The First 100 Days
9:15 -9:30 am Welcome and Introduction of Event
Dr. Michael Johnson, Dean, College of Sciences, University of Central Florida; Member, Lou Frey Institute Board of Directors
9:30 - 10:20 am Keynote - “Red, White and Bruised: Post 2016 Election, America and Reconciliation"
Congressman Gonzalez will speak about the closeness of this election, the deep divisions among Americans, how leaders must now bring us together, the need for negotiation and compromise, and what we as individuals can do to encourage and support our elected officials to move away from divisiveness approaches to governance
- Moderator: John C. Bersia, Special Assistant to the President for Global Perspectives and Director, UCF
- Congressman Charlie Gonzalez, (D – TX 20th, 1998 -2013)
10:30 – 11:15 am The First 100 Days: Congressional Issues
“A New Chapter in Washington: Is There Potential for Progress?” The panel will explore the meaning behind last fall’s election, a report card on the first three months of the new President and Congress, and the possibility of solutions to America’s key challenges.
- Moderator: Terri Susan Fine, Ph.D, Associate Director, Lou Frey Institute; Senior Fellow, Professor, Political Science, UCF
- Robert Traynham, Vice President of Communications, Bipartisan Policy Center
- Michele Stockwell, Senior Vice President of Public Policy and Executive Director of BPCAN
11:25 – 12:15 pm The First 100 Days: National Security, International Relations, and a New Strategy Since January 20, 2017
The panelists will discuss the current status of national security as it relates to changes in U.S. policy taken since the inauguration of the new administration. This will include relations with allies and adversaries, treaty obligations, and the changing threats. Although a new National Security Strategy has not been published, the basis for that strategy is becoming more public and merits a broad discussion that the panelists will attempt to cover here.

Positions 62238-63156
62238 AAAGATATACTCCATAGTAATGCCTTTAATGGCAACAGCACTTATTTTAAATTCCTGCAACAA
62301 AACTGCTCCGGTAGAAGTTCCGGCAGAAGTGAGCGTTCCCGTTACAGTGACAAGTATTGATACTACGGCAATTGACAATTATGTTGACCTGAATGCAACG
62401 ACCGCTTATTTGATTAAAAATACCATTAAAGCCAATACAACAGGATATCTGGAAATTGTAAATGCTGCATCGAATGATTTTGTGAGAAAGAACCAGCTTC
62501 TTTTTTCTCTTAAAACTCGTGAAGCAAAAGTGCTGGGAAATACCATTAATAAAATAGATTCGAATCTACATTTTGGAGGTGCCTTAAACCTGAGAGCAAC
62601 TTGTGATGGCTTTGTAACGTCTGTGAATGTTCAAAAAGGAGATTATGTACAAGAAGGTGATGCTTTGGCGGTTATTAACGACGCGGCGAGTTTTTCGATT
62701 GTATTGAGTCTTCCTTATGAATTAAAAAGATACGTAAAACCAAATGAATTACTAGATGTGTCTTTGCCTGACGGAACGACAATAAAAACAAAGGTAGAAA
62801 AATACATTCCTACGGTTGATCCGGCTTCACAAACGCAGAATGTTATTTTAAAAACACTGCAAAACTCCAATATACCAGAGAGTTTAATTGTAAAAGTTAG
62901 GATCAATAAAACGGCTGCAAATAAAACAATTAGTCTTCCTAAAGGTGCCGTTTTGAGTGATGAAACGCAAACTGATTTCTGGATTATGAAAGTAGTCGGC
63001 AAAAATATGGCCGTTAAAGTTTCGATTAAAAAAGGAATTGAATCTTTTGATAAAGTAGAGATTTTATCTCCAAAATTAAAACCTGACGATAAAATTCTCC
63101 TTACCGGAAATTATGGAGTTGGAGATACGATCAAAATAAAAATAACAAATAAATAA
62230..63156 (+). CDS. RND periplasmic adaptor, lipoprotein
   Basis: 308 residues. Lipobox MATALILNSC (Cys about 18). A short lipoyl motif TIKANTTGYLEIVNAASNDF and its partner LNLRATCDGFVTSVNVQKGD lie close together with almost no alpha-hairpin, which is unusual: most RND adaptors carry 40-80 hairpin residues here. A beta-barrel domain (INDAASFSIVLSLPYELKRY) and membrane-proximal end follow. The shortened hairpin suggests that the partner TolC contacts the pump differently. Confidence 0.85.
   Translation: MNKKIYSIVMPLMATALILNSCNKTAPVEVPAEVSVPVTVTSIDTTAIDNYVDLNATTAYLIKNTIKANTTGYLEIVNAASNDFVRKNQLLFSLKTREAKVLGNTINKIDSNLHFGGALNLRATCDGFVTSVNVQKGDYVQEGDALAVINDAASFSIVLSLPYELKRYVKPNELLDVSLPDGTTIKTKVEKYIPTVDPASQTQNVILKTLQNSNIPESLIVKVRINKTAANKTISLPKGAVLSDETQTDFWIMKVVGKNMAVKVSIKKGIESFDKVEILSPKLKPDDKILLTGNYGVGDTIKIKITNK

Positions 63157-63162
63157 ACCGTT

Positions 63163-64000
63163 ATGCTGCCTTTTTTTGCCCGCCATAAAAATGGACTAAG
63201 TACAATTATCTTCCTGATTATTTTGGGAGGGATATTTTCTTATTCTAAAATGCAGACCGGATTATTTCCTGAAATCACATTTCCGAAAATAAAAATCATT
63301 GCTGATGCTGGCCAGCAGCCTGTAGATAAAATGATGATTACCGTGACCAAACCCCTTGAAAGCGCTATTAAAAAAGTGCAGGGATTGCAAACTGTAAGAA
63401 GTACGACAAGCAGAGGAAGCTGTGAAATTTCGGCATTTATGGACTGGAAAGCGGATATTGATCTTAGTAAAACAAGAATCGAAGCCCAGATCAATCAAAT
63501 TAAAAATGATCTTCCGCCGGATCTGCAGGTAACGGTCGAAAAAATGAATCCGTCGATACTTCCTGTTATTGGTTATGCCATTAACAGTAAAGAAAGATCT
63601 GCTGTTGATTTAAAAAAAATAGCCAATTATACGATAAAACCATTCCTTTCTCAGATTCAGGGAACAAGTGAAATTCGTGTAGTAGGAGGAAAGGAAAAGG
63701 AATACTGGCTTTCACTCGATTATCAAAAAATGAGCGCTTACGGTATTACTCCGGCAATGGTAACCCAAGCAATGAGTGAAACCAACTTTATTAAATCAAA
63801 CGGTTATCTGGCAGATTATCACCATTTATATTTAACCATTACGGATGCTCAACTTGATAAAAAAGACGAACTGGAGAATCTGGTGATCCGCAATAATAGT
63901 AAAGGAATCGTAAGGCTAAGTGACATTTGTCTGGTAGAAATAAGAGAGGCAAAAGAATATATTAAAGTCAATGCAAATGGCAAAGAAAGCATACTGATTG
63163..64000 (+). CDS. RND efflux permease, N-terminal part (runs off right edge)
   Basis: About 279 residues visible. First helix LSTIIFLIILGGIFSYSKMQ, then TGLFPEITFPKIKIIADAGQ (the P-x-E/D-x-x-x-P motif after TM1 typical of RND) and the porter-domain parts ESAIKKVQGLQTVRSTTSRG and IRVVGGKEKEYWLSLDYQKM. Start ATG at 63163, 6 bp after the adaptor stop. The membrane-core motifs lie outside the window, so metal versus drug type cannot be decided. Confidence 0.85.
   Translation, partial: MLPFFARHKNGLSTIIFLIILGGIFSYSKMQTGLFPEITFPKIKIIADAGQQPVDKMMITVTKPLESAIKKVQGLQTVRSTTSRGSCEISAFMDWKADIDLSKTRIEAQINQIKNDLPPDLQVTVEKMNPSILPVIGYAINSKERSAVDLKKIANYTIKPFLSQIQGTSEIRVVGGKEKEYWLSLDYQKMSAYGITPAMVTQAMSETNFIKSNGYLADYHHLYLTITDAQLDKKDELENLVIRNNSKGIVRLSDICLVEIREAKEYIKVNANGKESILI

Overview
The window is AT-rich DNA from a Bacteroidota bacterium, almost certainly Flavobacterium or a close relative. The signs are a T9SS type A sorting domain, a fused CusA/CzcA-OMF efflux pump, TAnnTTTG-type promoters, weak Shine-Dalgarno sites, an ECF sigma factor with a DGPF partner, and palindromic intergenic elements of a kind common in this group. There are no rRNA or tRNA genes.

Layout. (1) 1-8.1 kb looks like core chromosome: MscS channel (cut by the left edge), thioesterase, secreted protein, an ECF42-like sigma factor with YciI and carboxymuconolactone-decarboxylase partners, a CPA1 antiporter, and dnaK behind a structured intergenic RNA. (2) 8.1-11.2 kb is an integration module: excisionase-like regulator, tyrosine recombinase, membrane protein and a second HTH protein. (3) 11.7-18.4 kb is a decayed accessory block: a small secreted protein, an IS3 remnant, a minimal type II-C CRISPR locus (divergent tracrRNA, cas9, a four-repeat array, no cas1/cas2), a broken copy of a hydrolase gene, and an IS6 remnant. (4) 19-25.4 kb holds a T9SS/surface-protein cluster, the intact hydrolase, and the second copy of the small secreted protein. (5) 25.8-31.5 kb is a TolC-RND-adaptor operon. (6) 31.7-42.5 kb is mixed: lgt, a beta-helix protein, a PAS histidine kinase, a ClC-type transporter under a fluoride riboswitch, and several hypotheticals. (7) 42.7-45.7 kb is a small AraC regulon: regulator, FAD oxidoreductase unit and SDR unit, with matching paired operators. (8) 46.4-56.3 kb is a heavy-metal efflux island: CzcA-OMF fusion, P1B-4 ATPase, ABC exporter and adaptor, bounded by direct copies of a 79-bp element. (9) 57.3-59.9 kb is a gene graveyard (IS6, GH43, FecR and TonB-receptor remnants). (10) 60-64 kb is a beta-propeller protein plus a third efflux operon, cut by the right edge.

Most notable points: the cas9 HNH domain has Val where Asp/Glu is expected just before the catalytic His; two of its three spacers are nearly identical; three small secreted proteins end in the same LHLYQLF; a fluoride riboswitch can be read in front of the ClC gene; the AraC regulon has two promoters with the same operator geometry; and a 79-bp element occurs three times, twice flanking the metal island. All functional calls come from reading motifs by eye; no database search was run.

- Moderator: Stephen Masyada, Ph.D., Director, Florida Joint Center for Citizenship
- Brigadier General Stephen Cheney USMC, (Ret.), Chief Executive Officer, American Security Project (ASP); Member, Department of State’s Foreign Affairs Policy Board
- Matthew Wallin, Fellow for Public Diplomacy, American Security Project (ASP)
12:20 – 1:10 pm Lunch
1:15 – 2:15 pm Today's Vote
Presents a piece of legislation currently under consideration by the United States Senate and allows participants to weigh in and vote as a real Senator does. After being presented with a bill summary, special interest groups that support and oppose the bill, and statements from the bill's sponsoring and opposing Senators, the President pro tempore will open the floor to participants to weigh in on the bill with their colleagues. After facilitating a rigorous debate among participants, a vote on the legislation will be conducted. We will then compare the decision of our "Senate" to the current status of the legislation in Washington.
The BRIDGE Act, S. 138
The BRIDGE Act (or Bar Removal of Individuals Who Dream and Grow Our Economy Act) is a current piece of legislation introduced by Senators Lindsey Graham (R-SC) and Richard Durbin (D-IL). It was originally introduce at the end of the 114th Congress, shortly after the 2016 election, and then reintroduced at the start of the 115th Congress. The bill seeks to extend the legal protections granted through executive action by President Obama to unauthorized immigrants who were not yet 16 years old when they entered the country illegally. Under President Obama, the Department of Homeland Security initiated a program known as "Deferred Action for Childhood Arrivals," or "DACA." The DACA policy grants unauthorized immigrants who arrived as children temporary permission to live and work in the United States provided they meet certain requirements. In anticipation of President Trump's White House cancelling the DACA policy, Senators introduced the BRIDGE Act to offer to extend these protections through Congress.
The BRIDGE Act would provide "Provisional Protected Presence" for eligible undocumented immigrants who entered the United States as children. The “Provisional Protected Presence” would last for three years. Like the DACA policy, this “Protected Presence” would grant eligible immigrants temporary permission to live and work in the U.S. It would extend this permission to current DACA recipients, and to others deemed eligible by the Department of Homeland Security. Eligible applicants must have either received a high school diploma or GED or be in the process of doing so, or must be honorably discharged veterans of the U.S. Military. They must also pass a criminal background check and satisfy the Department of Homeland Security that they pose no threat to National Security or Public Safety.
- Moderator: Matt Wilding, Education Producer, Edward M. Kennedy (EMK) Institute for the United States Senate
- Nate Gundy, Education Program Lead, Edward M. Kennedy (EMK) Institute for the United States Senate
- Kristina Smarz, Chamber Staff, Edward M. Kennedy (EMK) Institute for the United States Senate
Location:Student Union: Cape Florida Ballroom (Room 316)